But according to Waugh, the way campaigns are financed is part of the problem. His signs all over the district cry “end corporate welfare”. The candidate believes donations from corporations are a major part of the culture of corruption in Washington.
“They pander the votes towards those corporations,” said Waugh. ” I think what we need to do is we need to end the corporate influence on politicians as one of the reasons why we need campaign finance reform.”
Based on his answers it doesn’t appear that Waugh would’ve strayed much from the Democratic base were he already in Congress. He made the case for the federal mandate to buy health insurance, by comparing it to state law that requires car owners to have insurance while on the road. He also believes, despite his desire to rid the corporate influence in Washington, that the intent of the stimulus plan was the right one.
“I think we do need to invest in America,” said Waugh. “We need to make sure we’re doing all we can to provide incentives to create jobs.”
You can see the complete interview with Rick Waugh below. The transcript from our discussion can be found on NBC12.com.
Waugh’s two opponents in the 7th district will appear on First at 4 as well. Independent Floyd Bayne will appear on Oct. 21st. Republican Eric Cantor on November 1st.
Virginia Attorney General Ken Cuccinelli sent a letter warning House Speaker Nancy Pelosi that the use of a little known legislative procedure could be unconstitutional. Cuccinelli sent a letter to the Speaker today, outlining his legal views of the procedure known as “deem and pass”. The tactic, known officially as a “self-executing” rule, has been tossed about as one of several options that the House could use to get health care reform passed.
In his letter to the Speaker, Cuccinelli warns that if the House decides to use that tactic, instead of a traditional up or down vote, the passed legislation could be subject to a constitutional challenge.
“A bill of this magnitude should not be passed using this maneuver,” writes the Attorney General, in a short 5 paragraph letter. ” As the President noted last week, the American people are entitled to an up or down vote.”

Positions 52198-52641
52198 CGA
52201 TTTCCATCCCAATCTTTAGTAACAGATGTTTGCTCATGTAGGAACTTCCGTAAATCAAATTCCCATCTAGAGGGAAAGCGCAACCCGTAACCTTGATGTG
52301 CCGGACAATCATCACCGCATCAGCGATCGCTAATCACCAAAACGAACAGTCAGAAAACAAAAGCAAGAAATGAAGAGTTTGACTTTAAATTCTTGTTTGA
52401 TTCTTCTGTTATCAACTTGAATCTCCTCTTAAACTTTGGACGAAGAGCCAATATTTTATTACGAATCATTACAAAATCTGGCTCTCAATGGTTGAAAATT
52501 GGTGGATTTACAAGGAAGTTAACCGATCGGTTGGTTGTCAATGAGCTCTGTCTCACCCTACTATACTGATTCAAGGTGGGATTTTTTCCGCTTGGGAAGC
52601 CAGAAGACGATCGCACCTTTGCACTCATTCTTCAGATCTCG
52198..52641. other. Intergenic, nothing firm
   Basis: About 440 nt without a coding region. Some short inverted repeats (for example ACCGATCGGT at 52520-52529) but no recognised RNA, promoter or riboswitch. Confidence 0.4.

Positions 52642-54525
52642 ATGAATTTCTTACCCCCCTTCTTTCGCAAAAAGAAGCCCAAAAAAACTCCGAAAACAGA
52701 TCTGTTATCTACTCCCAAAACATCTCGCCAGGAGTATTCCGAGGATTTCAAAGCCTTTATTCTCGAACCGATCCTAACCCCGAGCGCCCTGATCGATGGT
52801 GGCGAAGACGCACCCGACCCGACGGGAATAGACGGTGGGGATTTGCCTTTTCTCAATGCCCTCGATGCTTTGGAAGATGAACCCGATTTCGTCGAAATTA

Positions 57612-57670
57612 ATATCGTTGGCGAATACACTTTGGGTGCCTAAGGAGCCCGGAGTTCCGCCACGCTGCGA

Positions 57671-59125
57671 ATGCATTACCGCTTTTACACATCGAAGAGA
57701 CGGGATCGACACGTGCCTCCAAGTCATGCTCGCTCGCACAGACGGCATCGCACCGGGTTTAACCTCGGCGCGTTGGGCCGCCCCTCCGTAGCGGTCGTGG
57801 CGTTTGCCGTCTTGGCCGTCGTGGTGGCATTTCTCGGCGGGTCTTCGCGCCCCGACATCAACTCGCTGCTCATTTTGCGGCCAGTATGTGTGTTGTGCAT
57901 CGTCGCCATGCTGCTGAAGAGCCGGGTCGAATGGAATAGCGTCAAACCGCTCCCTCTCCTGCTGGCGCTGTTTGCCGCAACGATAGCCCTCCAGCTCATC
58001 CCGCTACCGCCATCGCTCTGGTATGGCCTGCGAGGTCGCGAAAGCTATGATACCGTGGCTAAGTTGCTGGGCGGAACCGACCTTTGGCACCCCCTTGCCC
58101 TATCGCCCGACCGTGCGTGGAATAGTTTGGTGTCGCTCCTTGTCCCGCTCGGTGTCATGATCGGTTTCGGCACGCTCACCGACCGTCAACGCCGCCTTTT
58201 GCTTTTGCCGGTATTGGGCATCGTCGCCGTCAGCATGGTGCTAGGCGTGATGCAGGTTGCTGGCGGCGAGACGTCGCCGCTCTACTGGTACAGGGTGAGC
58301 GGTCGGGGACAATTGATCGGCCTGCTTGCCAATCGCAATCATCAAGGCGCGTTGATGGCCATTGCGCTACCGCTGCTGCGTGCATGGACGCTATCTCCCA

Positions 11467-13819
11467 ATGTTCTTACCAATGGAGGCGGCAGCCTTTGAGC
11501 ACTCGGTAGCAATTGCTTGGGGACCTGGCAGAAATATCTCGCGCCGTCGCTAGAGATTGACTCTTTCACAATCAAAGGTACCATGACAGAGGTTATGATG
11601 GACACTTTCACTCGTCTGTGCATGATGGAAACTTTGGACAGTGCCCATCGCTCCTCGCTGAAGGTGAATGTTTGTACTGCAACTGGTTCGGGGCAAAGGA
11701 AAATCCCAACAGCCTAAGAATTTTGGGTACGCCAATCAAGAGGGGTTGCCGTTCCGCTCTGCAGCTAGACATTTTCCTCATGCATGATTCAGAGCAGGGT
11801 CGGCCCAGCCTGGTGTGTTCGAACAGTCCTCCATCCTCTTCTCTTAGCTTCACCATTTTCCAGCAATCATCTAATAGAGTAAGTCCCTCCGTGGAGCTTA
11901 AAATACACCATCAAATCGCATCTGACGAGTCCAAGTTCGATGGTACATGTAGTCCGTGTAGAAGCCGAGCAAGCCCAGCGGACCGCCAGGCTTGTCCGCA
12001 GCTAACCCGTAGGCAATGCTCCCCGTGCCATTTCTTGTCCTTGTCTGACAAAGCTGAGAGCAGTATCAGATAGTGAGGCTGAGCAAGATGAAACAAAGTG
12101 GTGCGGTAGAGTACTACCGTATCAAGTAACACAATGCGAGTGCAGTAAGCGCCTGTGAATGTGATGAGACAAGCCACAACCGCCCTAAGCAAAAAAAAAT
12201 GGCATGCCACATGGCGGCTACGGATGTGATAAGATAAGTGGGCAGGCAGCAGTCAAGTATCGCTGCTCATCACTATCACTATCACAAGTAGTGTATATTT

Cuccinelli cites a case-law example that he believes would render the move unconstitutional. He does not go as far as to say that he, on behalf of the people of Virginia would be willing to offer that challenge.
UPDATE: Cuccinelli spokesman Brian J. Gottstein confirmed for me that the Attorney General’s office will “definitely” file suit, if the reform measure passes via “deem and pass”
The entire text of Cuccinelli’s letter can be found below:
The Honorable Nancy Pelosi
Speaker of the United States House of Representatives
Office of the Speaker
H-232, U.S. Capitol
Dear Speaker Pelosi:
I am writing to urge you not to proceed with the Senate Patient Protection and Affordable Care Act under a so-called “deem and pass” rule because such a course of action would raise grave constitutional questions.
Based upon media interviews and statements which I have seen, you are considering this approach because it might somehow shield members of Congress from taking a recorded vote on an overwhelmingly unpopular Senate bill. This is an improper purpose under the bicameralism requirements of Article I, Section 7 of the U.S. Constitution, one of the purposes of which is to make our representatives fully accountable for their votes.
Furthermore, to be validly enacted, the Senate bill would have to be accepted by the House in a form that is word-for-word identical (Clinton v. City of New York, 524 U.S. 417 (1998)).
Should you employ the deem and pass tactic, you expose any act which may pass to yet another constitutional challenge.
A bill of this magnitude should not be passed using this maneuver. As the President noted last week, the American people are entitled to an up or down vote.
Kenneth T. Cuccinelli, II
Attorney General of Virginia